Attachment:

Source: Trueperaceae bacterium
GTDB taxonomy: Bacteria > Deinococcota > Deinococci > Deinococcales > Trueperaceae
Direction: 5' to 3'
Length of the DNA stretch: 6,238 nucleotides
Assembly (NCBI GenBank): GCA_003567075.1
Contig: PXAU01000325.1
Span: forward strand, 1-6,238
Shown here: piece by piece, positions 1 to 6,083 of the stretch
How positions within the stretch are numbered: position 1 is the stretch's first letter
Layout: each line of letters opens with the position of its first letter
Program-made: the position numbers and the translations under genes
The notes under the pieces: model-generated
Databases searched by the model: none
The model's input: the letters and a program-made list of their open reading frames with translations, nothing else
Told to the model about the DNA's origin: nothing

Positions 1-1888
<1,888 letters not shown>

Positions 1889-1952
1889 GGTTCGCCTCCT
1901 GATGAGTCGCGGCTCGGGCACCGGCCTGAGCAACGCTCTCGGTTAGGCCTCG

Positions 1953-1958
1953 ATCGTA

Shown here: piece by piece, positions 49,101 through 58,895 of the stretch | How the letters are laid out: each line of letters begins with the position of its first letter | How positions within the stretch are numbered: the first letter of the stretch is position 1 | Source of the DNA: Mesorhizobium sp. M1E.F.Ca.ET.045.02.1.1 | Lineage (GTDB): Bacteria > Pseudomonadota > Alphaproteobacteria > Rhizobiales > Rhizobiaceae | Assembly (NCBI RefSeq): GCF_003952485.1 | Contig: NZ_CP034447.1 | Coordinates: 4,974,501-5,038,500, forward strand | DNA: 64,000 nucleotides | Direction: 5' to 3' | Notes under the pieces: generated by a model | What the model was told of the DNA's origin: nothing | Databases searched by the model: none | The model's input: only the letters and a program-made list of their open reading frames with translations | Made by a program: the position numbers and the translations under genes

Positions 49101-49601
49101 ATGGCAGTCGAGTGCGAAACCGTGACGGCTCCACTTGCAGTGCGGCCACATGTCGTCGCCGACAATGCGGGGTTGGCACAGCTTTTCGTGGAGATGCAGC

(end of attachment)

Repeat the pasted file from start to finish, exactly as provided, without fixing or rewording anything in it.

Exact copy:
Source: Trueperaceae bacterium
GTDB taxonomy: Bacteria > Deinococcota > Deinococci > Deinococcales > Trueperaceae
Direction: 5' to 3'
Length of the DNA stretch: 6,238 nucleotides
Assembly (NCBI GenBank): GCA_003567075.1
Contig: PXAU01000325.1
Span: forward strand, 1-6,238
Shown here: piece by piece, positions 1 to 6,083 of the stretch
How positions within the stretch are numbered: position 1 is the stretch's first letter
Layout: each line of letters opens with the position of its first letter
Program-made: the position numbers and the translations under genes
The notes under the pieces: model-generated
Databases searched by the model: none
The model's input: the letters and a program-made list of their open reading frames with translations, nothing else
Told to the model about the DNA's origin: nothing

Positions 1-1888
<1,888 letters not shown>

Positions 1889-1952
1889 GGTTCGCCTCCT
1901 GATGAGTCGCGGCTCGGGCACCGGCCTGAGCAACGCTCTCGGTTAGGCCTCG

Positions 1953-1958
1953 ATCGTA

Shown here: piece by piece, positions 49,101 through 58,895 of the stretch | How the letters are laid out: each line of letters begins with the position of its first letter | How positions within the stretch are numbered: the first letter of the stretch is position 1 | Source of the DNA: Mesorhizobium sp. M1E.F.Ca.ET.045.02.1.1 | Lineage (GTDB): Bacteria > Pseudomonadota > Alphaproteobacteria > Rhizobiales > Rhizobiaceae | Assembly (NCBI RefSeq): GCF_003952485.1 | Contig: NZ_CP034447.1 | Coordinates: 4,974,501-5,038,500, forward strand | DNA: 64,000 nucleotides | Direction: 5' to 3' | Notes under the pieces: generated by a model | What the model was told of the DNA's origin: nothing | Databases searched by the model: none | The model's input: only the letters and a program-made list of their open reading frames with translations | Made by a program: the position numbers and the translations under genes

Positions 49101-49601
49101 ATGGCAGTCGAGTGCGAAACCGTGACGGCTCCACTTGCAGTGCGGCCACATGTCGTCGCCGACAATGCGGGGTTGGCACAGCTTTTCGTGGAGATGCAGC